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Wednesday, December 15, 2010

Two Nurses Added to Reduce Health Services Gap at Public Schools

• District Addresses Array of Concerns

BY JULIE WALLACH


The Board of Education voted last Thursday to reinstate two nursing positions based on coverage and enrollment after a detailed description of how shortages are negatively affecting students districtwide.
Webster Elementary staffs a nurse one half day to one day per week. Point Dume is covered one half day per week. Malibu Middle and High School has one full-time nurse for 1213 students. Juan Cabrillo has a nurse on site three and a half days per week.
Lora Dorn, Coordination Nurse for the district presented the challenges and detrimental effects of decreased staffing. Dorn mentioned that based on staff sending children home needlessly without nurse assessment, many children suffer by falling behind in school.
“The nurse’s main function is assessment,” Dorn said, adding that “nurses can tell if a student needs to be sent home or can stay in school. If a student has no fever and is not vomiting they should be able to stay in school. Staff members are sometimes unable to make that assessment and send children home needlessly. We could see an achievement gap with kids going home when they don’t need to.”
Patel asked Dorn how many calls were made to 911 since the decrease in staffing. Dorn said that one 911 call was placed that she is aware of during the current academic year. Paramedics assessed the student and found it unnecessary to transmit the student to a hospital. The student stayed in school.
While some students are needlessly sent home, others may have a contagious disease and should not attend school, or be sent home until they recover. Pertussis, or whooping cough, is a highly contagious disease with a new outbreak in California this year.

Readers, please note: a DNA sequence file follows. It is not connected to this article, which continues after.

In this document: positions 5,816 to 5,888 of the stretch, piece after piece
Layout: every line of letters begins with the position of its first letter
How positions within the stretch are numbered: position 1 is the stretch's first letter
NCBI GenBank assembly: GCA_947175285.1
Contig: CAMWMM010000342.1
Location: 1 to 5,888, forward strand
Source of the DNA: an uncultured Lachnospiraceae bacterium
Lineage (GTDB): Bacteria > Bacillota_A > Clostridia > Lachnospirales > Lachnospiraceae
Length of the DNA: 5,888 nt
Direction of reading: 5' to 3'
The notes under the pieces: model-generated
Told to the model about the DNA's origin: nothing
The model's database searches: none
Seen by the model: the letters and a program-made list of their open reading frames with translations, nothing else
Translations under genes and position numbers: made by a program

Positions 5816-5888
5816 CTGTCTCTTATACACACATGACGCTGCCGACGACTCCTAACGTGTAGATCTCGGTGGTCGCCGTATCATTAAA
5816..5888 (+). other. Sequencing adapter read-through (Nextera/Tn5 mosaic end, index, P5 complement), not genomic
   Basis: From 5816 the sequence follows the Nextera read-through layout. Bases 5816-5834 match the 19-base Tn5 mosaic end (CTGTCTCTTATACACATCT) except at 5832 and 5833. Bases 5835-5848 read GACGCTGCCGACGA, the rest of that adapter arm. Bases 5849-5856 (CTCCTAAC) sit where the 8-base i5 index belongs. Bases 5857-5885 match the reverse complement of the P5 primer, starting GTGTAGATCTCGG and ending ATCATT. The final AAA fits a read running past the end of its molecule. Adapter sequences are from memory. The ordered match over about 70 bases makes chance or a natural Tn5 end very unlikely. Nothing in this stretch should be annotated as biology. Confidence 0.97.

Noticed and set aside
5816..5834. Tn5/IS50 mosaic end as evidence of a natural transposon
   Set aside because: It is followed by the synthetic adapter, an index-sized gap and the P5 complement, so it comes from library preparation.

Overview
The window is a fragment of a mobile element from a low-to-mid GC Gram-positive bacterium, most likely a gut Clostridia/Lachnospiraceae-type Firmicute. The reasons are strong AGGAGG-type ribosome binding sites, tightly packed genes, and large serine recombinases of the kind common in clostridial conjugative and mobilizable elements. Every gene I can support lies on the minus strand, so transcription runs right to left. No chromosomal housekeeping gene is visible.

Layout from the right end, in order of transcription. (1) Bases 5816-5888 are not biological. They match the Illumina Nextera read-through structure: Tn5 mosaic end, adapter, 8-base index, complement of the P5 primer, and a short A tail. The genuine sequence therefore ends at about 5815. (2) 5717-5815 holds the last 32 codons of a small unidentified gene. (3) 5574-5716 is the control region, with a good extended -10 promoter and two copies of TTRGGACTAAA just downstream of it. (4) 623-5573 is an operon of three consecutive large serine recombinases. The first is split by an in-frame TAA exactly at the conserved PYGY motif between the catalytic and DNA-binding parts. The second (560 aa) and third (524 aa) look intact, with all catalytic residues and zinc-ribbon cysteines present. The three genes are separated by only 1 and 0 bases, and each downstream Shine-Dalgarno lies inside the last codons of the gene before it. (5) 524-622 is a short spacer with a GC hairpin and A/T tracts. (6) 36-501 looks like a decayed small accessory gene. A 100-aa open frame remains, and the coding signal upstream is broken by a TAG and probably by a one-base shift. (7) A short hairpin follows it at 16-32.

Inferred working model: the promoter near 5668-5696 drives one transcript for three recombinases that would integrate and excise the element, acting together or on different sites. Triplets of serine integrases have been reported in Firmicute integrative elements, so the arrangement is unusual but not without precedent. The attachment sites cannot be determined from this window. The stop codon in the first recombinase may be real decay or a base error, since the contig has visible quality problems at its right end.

According to the CDC’s website, “from January to November 30, 2010, more than 7200 cases of pertussis were reported throughout California. This is the most cases reported in 63 years.”
Dorn noted that because of the outbreak,“Nurses have to go through every record to find out if students had pertussis vaccinations before the age of seven, then send home a note to parents to get them immunized.”
Additional nursing time is assigned to schools where there is at least one diabetic student. If there are no diabetic students at a given campus, staffing time is reduced to one half-day to one day per week regardless of enrollment. The assigned nurse may need to leave to treat a diabetic student at another campus.
Nurses assess communicable diseases such as H1N1, chicken pox, conjunctivitis, strep, lice, mononucleosis and hand, foot and mouth disease. Additionally, nurses care for students with over 50 health conditions, including asthma, diabetes I and II, fractures, allergies and various psychological/psychiatric issues such as ADHD, anxiety and depression.
Additionally, nurses are an integral part of child abuse reporting, emergency care, employee wellness such as flu shots and TB test renewals; special education student observation; hearing screenings; medical referrals; scoliosis screening; social welfare referrals; and student health counseling.

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